Blessings bestowed for New Year

Preah Chanh Penh Vong group performed a Robam Choun Por dance. The purpose of the dance is to wish the audience good health and success. 327980_01 Picture: ROB CAREW

Wat Buddharangsi temple in Springvale South greeted the Cambodian New Year with three days of feasts of food, prayer, blessings and dance.

After months of preparations, the Buddhist temple hosted up to 4000 visitors for the traditional festival on 14-16 April, blessing all with health and prosperity.

On Day 1 was Moha Songkran – the Day of Blessings. At the temple, meals were prepared for monks, who offered blessings for families.

On the same day, Cambodians clean and decorate their homes with food and drinks to welcome angels to bless them for the New Year.

Virak Vanabet – the Donating Day – was marked on Saturday 15 April. It featured traditional dancing performed by the Preah Chanh Penh Vong group.

Its dance, Robam Choun Por, blesses the audience with good health and success.

Food was also offered to monks and distributed to the congregation. This symbolised prosperity and longevity.

Guest speakers offered well-wishes, including MPs Julian Hill and Meng Heang Tak, Greater Dandenong mayor Eden Foster and councillors Richard Lim and Sophie Tan.

Cr Foster said the Year of the Rabbit symbolised the happiest sign of the Zodiac.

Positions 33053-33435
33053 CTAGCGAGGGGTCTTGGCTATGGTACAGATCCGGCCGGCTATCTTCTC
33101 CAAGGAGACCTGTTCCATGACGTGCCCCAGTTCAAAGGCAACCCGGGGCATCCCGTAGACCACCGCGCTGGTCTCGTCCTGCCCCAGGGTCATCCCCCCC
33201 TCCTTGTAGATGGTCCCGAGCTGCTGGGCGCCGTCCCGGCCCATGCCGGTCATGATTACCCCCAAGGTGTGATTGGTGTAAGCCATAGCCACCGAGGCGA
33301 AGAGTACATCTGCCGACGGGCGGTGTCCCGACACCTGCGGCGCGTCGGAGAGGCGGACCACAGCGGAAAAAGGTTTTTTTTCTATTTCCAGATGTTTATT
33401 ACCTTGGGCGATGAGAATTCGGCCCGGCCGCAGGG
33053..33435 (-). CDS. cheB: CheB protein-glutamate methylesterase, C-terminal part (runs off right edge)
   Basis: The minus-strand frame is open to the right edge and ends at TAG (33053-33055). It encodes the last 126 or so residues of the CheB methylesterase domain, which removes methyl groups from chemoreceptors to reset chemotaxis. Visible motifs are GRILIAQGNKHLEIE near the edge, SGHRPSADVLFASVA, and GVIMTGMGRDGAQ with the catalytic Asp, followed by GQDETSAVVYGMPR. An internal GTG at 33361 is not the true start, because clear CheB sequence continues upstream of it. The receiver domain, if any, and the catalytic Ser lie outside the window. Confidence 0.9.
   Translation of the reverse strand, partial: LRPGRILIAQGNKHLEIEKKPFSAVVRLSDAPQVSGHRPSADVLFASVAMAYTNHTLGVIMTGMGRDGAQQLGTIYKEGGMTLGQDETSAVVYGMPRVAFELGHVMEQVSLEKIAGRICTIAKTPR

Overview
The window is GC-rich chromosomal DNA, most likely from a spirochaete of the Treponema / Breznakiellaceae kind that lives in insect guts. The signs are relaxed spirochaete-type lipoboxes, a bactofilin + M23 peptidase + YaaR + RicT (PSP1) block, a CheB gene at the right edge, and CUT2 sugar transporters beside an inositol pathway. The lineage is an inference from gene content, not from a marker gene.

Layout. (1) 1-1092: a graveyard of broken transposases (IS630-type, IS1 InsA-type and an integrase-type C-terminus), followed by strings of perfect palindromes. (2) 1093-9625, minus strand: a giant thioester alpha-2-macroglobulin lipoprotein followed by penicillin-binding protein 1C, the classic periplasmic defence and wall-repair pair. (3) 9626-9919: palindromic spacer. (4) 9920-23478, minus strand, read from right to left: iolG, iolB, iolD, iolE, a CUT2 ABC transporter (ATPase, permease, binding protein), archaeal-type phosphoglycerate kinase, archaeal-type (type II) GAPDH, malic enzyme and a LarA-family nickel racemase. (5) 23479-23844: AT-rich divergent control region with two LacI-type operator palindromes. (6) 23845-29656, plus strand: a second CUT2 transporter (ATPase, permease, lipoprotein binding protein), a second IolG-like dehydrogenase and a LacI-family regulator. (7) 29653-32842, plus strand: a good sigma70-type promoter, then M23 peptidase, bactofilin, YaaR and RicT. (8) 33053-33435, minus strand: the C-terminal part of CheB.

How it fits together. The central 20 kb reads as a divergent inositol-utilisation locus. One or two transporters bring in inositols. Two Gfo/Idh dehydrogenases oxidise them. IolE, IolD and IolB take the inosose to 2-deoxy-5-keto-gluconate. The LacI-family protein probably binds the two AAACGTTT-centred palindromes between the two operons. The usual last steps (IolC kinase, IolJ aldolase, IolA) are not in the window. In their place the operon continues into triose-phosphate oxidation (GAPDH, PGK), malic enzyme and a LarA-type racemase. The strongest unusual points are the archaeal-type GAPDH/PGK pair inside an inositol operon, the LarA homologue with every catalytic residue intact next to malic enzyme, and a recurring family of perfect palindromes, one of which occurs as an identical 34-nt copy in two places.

“Like the rabbit, the City of Greater Dandenong is a peaceable, understanding, and accepting place where people from all over the world come to establish a better future for themselves and their family.”

Mr Tak said events such as this fostered Victoria’s multiculturalism.

“A special event that welcomes all community members to participate, to gain an understanding of Cambodian culture and the principles of Buddhism… all while showcasing the rich traditions of our vibrant community.”

Also speaking were Killester College’s principal Sally Buick and assistant principal Peter O’Neill, Vivienne Nguyen from the Victorian Multicultural Commission as well as Cambodian Association of Victoria president Youhorn Chea and committee members Meng Bunlay and Emily Thong.

On Day 3 was Vearak Leung Sak – Welcoming the New Year.

‘Pithi Srang Preah’, a ritual of washing and cleaning Buddha statues with scented water, was performed. Visitors also washed the hands and feet of the elders to apologise for their past mistakes.

Monash Children’s Hospital representatives were invited to speak, along with philanthropist Cr Lim.

Cr Lim told the gathering that the hospital provided world-class care for all. But it was also important to show charity by raising funds for those requiring medical treatment and those less privileged.

“The Cambodian New Year shows the traditional end of the harvest season.

“It is an important event for Cambodians and allows us to come together to show our gratitude towards each other and to recognise those less fortunate.”

At the end of each night, traditional Khmer food stalls were open and local Cambodian singers performed and danced with the crowd.